Having coached several big personalities and towering talents in the years leading up to Arike’s recruitment, a basketball traditionalist like McGraw felt ready to coach Arike in a way she may not have when she took over the program in the late 1980s. The path paved by Skylar Diggins, Kayla McBride, and Jewell Loyd allowed Arike to thrive, and gave McGraw the confidence to hand her the reins.
“I think her confidence was contagious,” McGraw says. “I think it infected the entire team. I think her mindset of ‘we’re going to win this game’ was something that wore off onto all the other players. And she backed it up.”
But Arike’s growth into a leader and the player who would add another trophy to Notre Dame’s collection was slower than expected. She joined a veteran team, and despite earning playing time and All-Freshman accolades, she didn’t traipse up the pecking order like she expected. McGraw made her earn it. By conference play, Arike was more comfortable, but it was hard to stomach the idea of accepting a small role for the betterment of the group.
Growing up, Arike had never had to think much about how to lead or what it means to be in peak physical shape. Greatness, being the best to ever play, that was all firmly in her line of sight even as a high schooler. Playing a role? That was a shock to the system.
“It was hard for me,” Arike says. “I didn’t get the playing time that I envisioned and it was easy to point the finger like why is (McGraw) not playing me? I could be at any school playing 40 minutes, averaging 20-something points, but I’m here subbing. After that, I just had to look at myself and (realize) maybe I wasn’t as ready for college basketball as I thought.”
During the summer after her freshman season, Arike dedicated herself to slimming down and becoming a more vocal leader. That’s also when she began training and working out with Durrell Johnson, who was introduced through Diamond Stone (Arike’s cousin and a former NBA draft pick) and would become part of her small inner circle of confidantes. They worked hard all summer, and despite the grind of school come fall, Johnson was surprised by how quickly Arike would finish assignments he gave her, whether physical or skill-based. The work continued through her sophomore season and into the next summer, when even Ivey noticed Arike came back 20 pounds lighter heading into year three at Notre Dame.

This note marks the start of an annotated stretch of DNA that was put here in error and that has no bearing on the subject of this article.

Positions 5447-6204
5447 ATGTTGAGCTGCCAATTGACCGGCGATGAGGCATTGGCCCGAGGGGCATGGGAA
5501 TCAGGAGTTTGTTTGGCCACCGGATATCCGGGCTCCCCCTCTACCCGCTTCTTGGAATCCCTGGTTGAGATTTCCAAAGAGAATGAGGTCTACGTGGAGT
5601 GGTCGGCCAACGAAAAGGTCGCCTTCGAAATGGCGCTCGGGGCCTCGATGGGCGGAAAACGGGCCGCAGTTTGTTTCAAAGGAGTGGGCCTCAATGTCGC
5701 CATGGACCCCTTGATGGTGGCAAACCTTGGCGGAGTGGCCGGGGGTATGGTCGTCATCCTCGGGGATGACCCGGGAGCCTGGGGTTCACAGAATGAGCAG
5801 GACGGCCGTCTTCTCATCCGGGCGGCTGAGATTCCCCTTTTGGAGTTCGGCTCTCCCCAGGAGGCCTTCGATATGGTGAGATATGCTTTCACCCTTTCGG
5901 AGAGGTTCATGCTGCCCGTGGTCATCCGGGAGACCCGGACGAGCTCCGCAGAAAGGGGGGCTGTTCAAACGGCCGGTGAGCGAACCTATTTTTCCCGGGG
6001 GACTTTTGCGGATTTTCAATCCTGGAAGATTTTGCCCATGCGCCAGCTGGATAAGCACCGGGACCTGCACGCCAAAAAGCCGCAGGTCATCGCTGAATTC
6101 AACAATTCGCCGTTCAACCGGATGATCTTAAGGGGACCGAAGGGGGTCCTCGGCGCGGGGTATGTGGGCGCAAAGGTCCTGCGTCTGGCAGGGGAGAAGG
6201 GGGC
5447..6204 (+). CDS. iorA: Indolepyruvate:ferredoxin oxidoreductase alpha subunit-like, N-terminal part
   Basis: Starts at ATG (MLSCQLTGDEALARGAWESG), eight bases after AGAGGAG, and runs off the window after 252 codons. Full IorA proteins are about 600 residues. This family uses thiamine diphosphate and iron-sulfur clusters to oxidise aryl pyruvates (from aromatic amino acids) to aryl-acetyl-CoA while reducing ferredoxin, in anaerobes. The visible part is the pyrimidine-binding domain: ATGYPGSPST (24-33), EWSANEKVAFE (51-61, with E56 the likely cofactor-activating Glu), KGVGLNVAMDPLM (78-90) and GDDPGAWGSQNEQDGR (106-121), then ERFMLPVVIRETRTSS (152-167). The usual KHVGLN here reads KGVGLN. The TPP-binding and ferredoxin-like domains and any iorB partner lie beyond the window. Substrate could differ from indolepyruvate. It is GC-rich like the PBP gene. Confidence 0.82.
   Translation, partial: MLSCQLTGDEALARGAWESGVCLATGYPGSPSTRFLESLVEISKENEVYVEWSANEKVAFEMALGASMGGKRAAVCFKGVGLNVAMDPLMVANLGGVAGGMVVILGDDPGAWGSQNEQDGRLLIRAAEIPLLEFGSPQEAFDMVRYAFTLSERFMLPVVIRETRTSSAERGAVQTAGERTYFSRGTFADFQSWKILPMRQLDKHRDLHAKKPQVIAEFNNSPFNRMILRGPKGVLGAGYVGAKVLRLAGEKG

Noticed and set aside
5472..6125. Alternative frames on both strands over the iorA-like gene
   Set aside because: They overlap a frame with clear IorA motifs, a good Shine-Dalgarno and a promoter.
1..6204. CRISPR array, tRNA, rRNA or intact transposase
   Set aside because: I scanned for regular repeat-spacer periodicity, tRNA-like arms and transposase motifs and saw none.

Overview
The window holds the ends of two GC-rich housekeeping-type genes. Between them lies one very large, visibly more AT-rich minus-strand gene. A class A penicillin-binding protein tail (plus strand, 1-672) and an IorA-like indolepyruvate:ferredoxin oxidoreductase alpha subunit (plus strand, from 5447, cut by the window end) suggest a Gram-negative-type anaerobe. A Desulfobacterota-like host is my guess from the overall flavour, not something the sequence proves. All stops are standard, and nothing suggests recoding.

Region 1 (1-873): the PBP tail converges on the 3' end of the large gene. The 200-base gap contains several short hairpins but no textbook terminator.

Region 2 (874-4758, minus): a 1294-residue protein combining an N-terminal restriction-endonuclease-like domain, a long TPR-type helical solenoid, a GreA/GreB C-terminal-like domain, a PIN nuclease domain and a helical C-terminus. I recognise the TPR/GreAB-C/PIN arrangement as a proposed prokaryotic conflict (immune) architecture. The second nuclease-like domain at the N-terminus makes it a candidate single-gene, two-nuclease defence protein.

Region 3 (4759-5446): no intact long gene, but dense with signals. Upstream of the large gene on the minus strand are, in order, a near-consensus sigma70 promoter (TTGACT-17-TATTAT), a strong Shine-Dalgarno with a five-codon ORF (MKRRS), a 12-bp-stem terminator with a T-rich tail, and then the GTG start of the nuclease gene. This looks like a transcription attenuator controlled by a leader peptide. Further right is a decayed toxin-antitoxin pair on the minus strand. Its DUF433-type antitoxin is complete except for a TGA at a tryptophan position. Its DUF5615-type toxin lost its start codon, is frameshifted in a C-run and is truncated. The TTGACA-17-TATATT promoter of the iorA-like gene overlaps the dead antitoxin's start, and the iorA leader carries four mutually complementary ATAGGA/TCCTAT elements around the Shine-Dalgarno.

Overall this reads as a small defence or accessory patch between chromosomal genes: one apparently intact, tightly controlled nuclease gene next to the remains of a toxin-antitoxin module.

The team needed it. Four players, including All-American forward Brianna Turner, missed all or part of the year due to all of them suffering ACL tears. But the group rounded into form around Arike, went 35-3, and marched through the first two weekends of the NCAA Tournament to set up a Final Four showdown with four-time defending champion UConn.
Friends, family, and alumni all came to watch as Arike and her teammates tried to lock down the program’s first championship in nearly two decades. Notre Dame came into the weekend with the worst odds to claim the title and had lost to UConn earlier in the season, but managed to force overtime this time around.
With less than a minute to go in the extra period, Arike missed a free throw, which quickly turned into a game-tying three on the other end. McGraw called a timeout, then drew up a play for post scorer Jessica Shepard. The Huskies denied it, the ball found Arike’s hands, she drifted to the right corner, a step inside the three-point line, and patiently swished in the shot.
“I’ve seen her do that 100 times where she crosses somebody and then pulls up, and it just so happens to be at the buzzer,” Dare remembers.
“She’s a shot-maker,” adds Ivey. “She lives for those moments. When she steps on the court, she thinks she’s the best player on the court. That’s an intangible that not a lot of players have, and she has that.”
That shot made her famous, but the next one made her a college hoops legend. With the score tied at the end of regulation and three seconds left in the title game against Mississippi State, the Irish skipped a full-on set play and gave the ball to their star. Arike got to the same spot, only with far less time to get her balance, which ended up meaning she took a three without needing to. The hurried, one-legged shot, one of the most iconic in the sport’s history, was pure.
Somewhere in the lower bowl, Dare leapt up in exhilaration. His phone fell to the floor, screen shattering, as he celebrated with his father and his best friend and Wisconsin teammate Austin Traylor. With the long build toward an NCAA title complete for the “princess” of the family, April 1, 2017 became for Dare one of the “happier days of my life and our family’s lives.”
For Arike, it isn’t so much the statuesque image or even the gratification that sticks with her a few years later. Rather, it was seeing the dozens of alumni who joined the title team in the locker room postgame.